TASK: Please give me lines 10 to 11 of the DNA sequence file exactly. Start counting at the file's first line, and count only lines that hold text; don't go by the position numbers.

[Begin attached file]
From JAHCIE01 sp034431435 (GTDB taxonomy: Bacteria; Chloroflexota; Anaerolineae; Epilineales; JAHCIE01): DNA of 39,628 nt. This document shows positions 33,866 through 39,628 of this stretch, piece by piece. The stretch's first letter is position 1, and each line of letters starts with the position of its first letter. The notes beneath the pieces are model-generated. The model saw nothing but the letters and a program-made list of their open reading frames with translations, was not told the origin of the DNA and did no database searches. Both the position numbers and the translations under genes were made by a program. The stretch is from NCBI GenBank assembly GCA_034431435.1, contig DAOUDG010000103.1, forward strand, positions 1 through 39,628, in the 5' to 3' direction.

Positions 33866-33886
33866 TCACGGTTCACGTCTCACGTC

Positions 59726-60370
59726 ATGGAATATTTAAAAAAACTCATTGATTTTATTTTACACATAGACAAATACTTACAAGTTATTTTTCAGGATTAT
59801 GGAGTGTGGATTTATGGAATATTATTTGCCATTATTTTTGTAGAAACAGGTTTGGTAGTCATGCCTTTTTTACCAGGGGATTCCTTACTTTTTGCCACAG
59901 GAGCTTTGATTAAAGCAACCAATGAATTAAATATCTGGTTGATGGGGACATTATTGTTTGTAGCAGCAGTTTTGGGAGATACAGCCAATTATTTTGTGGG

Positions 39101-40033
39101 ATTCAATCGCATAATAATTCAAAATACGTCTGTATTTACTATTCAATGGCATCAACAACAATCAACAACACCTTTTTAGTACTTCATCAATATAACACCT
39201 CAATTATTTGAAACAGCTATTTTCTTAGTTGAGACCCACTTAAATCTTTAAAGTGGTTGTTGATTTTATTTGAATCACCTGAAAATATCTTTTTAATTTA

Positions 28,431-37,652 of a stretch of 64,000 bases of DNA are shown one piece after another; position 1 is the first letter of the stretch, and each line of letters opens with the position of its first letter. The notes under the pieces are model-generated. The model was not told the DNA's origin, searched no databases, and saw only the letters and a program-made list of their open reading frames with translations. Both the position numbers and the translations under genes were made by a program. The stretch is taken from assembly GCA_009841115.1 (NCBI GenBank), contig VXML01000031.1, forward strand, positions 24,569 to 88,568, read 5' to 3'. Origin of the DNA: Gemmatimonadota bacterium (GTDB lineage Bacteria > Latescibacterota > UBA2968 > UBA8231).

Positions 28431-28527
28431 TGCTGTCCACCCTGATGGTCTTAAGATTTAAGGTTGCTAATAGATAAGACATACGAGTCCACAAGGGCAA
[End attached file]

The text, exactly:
39201 CAATTATTTGAAACAGCTATTTTCTTAGTTGAGACCCACTTAAATCTTTAAAGTGGTTGTTGATTTTATTTGAATCACCTGAAAATATCTTTTTAATTTA

Positions 28,431-37,652 of a stretch of 64,000 bases of DNA are shown one piece after another; position 1 is the first letter of the stretch, and each line of letters opens with the position of its first letter. The notes under the pieces are model-generated. The model was not told the DNA's origin, searched no databases, and saw only the letters and a program-made list of their open reading frames with translations. Both the position numbers and the translations under genes were made by a program. The stretch is taken from assembly GCA_009841115.1 (NCBI GenBank), contig VXML01000031.1, forward strand, positions 24,569 to 88,568, read 5' to 3'. Origin of the DNA: Gemmatimonadota bacterium (GTDB lineage Bacteria > Latescibacterota > UBA2968 > UBA8231).